We’d like to optimize the delivery of loads across a network using a fleet of ships. Assume there is a set of $\mathcal{S}$ ships that need to deliver the set of $\mathcal{L}$ loads in a single day. Let the profit of moving load $j ∈ \mathcal{L}$ with ship $i \in \mathcal{S}$ be given by $w_{ij}$.

  • The ship can also chose to not move a load at all (and stay put) at $0$ profit.
  • Assume we can only assign a ship to one load per day
  • A load may be taken by at most one ship
  • Not all loads necessarily need to be moved.

I need to make a model for optimizing profit by formulating the assignment problem for a single day as an integer program and a continuous LP version of it.

Here is my take:

We can model this problem as in a weighted bipartite graph, a matching of a given size, in which the sum of weights of the edges is maximum. Each edge $(i, j)$, where $i$ is in $\mathcal{S}$ and $j$ is in $\mathcal{L}$, has a profit $w_{ij}$. For each edge $(i, j)$ we have a variable $x_{ij}$. The variable is $1$ if the edge is contained in the matching and $0$ otherwise, so we set the domain constraints:

$$ x_{ij} = \{0, 1\} \quad \text{for} \quad i, j \in \mathcal{S},\mathcal{L} $$

The total weight of the matching is

$$ \sum_{(i,j) \in \mathcal{S} \times \mathcal{L}} x_{ij} w_{ij} $$

The goal is to find a perfect matching that maximizes the above objective function. To guarantee that the variables represent a perfect matching, we add constraints saying that each vertex is adjacent to exactly one edge in the matching, i.e,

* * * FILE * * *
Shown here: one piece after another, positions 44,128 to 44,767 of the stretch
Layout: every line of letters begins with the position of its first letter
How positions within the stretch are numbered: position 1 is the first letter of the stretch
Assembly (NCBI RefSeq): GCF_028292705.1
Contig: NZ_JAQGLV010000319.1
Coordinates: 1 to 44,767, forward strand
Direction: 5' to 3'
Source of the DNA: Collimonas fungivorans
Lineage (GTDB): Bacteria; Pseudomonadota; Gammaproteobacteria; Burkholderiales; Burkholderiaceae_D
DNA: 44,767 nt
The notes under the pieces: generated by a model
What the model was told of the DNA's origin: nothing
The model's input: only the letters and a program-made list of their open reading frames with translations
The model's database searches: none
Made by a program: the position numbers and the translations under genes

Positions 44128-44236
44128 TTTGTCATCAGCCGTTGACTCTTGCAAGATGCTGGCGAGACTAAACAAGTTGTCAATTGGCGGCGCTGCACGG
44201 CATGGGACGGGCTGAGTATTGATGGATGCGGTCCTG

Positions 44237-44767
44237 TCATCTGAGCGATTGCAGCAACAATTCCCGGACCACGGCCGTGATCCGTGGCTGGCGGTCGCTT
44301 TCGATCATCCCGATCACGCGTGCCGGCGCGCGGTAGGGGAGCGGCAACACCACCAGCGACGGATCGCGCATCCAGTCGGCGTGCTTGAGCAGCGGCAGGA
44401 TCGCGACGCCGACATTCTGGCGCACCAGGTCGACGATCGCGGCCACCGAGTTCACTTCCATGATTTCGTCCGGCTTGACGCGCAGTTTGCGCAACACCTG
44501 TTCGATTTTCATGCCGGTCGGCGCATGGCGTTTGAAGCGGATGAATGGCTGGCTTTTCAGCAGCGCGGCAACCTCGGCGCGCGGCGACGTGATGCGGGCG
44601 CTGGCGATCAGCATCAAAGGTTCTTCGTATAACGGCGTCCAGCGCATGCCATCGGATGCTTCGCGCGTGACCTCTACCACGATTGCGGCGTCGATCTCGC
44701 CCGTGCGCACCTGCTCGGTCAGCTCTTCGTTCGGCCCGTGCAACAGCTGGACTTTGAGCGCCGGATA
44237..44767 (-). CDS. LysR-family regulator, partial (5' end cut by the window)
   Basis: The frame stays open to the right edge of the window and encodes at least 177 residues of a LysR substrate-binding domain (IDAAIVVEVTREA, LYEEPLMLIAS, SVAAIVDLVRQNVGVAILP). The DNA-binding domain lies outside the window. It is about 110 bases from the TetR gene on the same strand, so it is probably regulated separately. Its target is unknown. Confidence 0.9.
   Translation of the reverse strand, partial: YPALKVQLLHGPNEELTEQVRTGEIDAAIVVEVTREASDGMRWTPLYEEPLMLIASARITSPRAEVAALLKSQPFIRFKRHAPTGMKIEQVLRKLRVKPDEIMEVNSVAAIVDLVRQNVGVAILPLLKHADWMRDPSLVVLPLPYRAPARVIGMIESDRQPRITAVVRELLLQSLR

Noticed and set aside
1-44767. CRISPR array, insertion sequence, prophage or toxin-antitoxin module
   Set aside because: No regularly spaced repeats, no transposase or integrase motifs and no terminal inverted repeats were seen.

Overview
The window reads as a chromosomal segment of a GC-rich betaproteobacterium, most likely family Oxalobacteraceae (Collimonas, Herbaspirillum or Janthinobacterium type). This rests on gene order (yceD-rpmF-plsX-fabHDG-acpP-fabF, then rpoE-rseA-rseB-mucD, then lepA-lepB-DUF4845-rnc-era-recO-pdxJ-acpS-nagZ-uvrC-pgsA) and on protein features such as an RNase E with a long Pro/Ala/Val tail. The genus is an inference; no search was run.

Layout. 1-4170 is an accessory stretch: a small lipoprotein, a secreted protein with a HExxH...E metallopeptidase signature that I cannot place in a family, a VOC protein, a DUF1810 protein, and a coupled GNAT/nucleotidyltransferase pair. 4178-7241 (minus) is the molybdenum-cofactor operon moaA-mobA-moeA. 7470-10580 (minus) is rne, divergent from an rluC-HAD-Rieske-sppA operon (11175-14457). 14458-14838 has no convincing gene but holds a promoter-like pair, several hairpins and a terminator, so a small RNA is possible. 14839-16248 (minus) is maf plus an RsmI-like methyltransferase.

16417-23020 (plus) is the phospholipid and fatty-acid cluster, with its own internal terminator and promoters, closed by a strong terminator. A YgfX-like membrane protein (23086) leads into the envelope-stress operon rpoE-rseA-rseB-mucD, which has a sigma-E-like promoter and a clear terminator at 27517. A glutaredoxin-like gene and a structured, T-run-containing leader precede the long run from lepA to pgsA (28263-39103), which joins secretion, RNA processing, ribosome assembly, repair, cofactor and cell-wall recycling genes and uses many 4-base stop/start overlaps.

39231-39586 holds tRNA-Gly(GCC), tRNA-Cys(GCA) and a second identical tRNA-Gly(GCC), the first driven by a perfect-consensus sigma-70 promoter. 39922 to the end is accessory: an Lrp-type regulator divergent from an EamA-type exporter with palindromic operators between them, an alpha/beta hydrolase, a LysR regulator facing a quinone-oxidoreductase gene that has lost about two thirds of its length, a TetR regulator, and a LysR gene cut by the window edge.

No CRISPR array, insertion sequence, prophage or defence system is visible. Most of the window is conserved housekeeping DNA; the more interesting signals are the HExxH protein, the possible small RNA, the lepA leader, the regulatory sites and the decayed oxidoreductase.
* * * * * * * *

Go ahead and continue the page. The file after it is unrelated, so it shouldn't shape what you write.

$$ \sum_{j \in \mathcal{L}} x_{ij} = 1 \quad \text{for} \quad i \in \mathcal{S}\\ \sum_{i \in \mathcal{S}} x_{ij} = 1 \quad \text{for} \quad j \in \mathcal{L} $$

Therefore, the problem can be formulated as –

$$ \begin{eqnarray} \text{maximize} & \sum_{(i,j) \in \mathcal{S} \times \mathcal{L}} x_{ij}w_{ij}\\ \text{subject to} \\ & \sum_{j \in \mathcal{L}} x_{ij} = 1 \quad \text{for} \quad i \in \mathcal{S}\notag \\ & \sum_{i \in \mathcal{S}} x_{ij} = 1 \quad \text{for} \quad j \in \mathcal{L}\notag \\ \text{where,} \qquad & x_{ij} = \{0,1\} \quad \text{for} \quad i,j \in \mathcal{S},\mathcal{L} \notag \end{eqnarray} $$

LP version:

We can solve it without the integrality constraints, using standard methods for solving continuous linear programs. We can just use this constraint instead –

$$ \begin{eqnarray} 0 \leq x_{ij} \leq 1 \quad \text{for} \quad i,j \in \mathcal{S},\mathcal{L} \end{eqnarray} $$

Am I doing it right?

  • $\begingroup$ In a perfect matching, every load goes on exactly one ship and every ship carries exactly one load. Compare that to your problem statement. $\endgroup$
    – prubin
    Apr 8 at 21:43
  • $\begingroup$ @pubin I see, is it an "unbalanced" version of the assignment problem? In that case how should I formulate it? Because the number of vertices on the either side of the bipartite graph will not be the same. $\endgroup$
    – ramgorur
    Apr 8 at 22:03

1 Answer 1


You can treat this as a generalized assignment problem, assigning loads to ships, with real ships having capacity one load each and with a dummy "ship" with capacity $\vert \mathcal{L} \vert$ representing loads that are not moved.

  • $\begingroup$ I think it should be something like $|\mathcal{L} - \mathcal{S}|$ extra imaginary "ships" if $\mathcal{S} < \mathcal{L}$ (and vise-versa), right? But how do I express this idea in a mathematical formula? $\endgroup$
    – ramgorur
    Apr 9 at 0:24
  • $\begingroup$ I was assuming an inequality constraint for the load allocated to the dummy "ship" and did not give the minimum workable capacity. The dummy "ship" needs a capacity of at least $max\lbrace 0, \vert \mathcal{L}\vert - \vert \mathcal{S}\vert\rbrace.$ If some loads have negative weights (you did not specify the sign of $w$), then you may need a larger capacity (to avoid forcing ships to take negative weight loads). Setting the capacity to $\vert \mathcal{L} \vert$ is a safe choice (assuming an inequality constraint on its load). $\endgroup$
    – prubin
    Apr 9 at 16:32

Your Answer

By clicking “Post Your Answer”, you agree to our terms of service, privacy policy and cookie policy

Not the answer you're looking for? Browse other questions tagged or ask your own question.